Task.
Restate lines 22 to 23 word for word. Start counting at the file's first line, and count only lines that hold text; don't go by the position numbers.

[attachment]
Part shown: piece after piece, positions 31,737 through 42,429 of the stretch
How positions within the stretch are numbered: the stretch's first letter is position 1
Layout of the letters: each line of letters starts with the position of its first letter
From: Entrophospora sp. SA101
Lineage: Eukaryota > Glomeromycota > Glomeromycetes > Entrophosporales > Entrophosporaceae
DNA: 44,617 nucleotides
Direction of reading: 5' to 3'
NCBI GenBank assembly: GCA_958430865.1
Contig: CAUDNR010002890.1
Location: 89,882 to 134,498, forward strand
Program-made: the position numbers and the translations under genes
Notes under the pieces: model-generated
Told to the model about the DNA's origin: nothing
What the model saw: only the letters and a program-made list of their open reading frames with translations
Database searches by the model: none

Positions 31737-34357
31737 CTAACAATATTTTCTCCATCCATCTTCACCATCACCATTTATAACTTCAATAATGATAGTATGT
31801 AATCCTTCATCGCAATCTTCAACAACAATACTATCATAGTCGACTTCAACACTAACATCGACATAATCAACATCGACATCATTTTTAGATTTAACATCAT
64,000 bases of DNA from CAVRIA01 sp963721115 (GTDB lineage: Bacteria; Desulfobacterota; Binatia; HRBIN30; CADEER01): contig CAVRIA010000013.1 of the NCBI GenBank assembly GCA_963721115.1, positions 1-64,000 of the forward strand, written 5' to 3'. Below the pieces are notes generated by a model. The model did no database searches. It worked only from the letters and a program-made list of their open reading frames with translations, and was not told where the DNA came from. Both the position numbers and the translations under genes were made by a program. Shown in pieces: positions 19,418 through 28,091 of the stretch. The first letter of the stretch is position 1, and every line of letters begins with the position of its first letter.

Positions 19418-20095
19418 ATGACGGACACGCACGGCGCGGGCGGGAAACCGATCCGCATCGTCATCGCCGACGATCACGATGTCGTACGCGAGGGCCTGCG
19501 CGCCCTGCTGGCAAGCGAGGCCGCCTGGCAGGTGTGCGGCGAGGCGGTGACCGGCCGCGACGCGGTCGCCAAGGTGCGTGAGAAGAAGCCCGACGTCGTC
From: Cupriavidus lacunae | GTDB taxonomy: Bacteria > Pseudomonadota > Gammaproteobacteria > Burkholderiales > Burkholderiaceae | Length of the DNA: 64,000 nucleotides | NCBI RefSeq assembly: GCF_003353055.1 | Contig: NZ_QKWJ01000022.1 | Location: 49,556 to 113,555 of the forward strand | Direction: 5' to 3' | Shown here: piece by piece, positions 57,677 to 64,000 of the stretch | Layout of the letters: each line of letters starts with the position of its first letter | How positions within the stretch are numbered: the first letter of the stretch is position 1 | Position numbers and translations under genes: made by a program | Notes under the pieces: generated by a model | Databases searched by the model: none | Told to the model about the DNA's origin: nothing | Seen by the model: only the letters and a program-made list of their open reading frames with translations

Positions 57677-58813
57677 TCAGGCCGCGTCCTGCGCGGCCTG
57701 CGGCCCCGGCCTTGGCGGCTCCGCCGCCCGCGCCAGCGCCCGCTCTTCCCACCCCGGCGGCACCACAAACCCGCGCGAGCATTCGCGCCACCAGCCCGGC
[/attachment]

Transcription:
19501 CGCCCTGCTGGCAAGCGAGGCCGCCTGGCAGGTGTGCGGCGAGGCGGTGACCGGCCGCGACGCGGTCGCCAAGGTGCGTGAGAAGAAGCCCGACGTCGTC
From: Cupriavidus lacunae | GTDB taxonomy: Bacteria > Pseudomonadota > Gammaproteobacteria > Burkholderiales > Burkholderiaceae | Length of the DNA: 64,000 nucleotides | NCBI RefSeq assembly: GCF_003353055.1 | Contig: NZ_QKWJ01000022.1 | Location: 49,556 to 113,555 of the forward strand | Direction: 5' to 3' | Shown here: piece by piece, positions 57,677 to 64,000 of the stretch | Layout of the letters: each line of letters starts with the position of its first letter | How positions within the stretch are numbered: the first letter of the stretch is position 1 | Position numbers and translations under genes: made by a program | Notes under the pieces: generated by a model | Databases searched by the model: none | Told to the model about the DNA's origin: nothing | Seen by the model: only the letters and a program-made list of their open reading frames with translations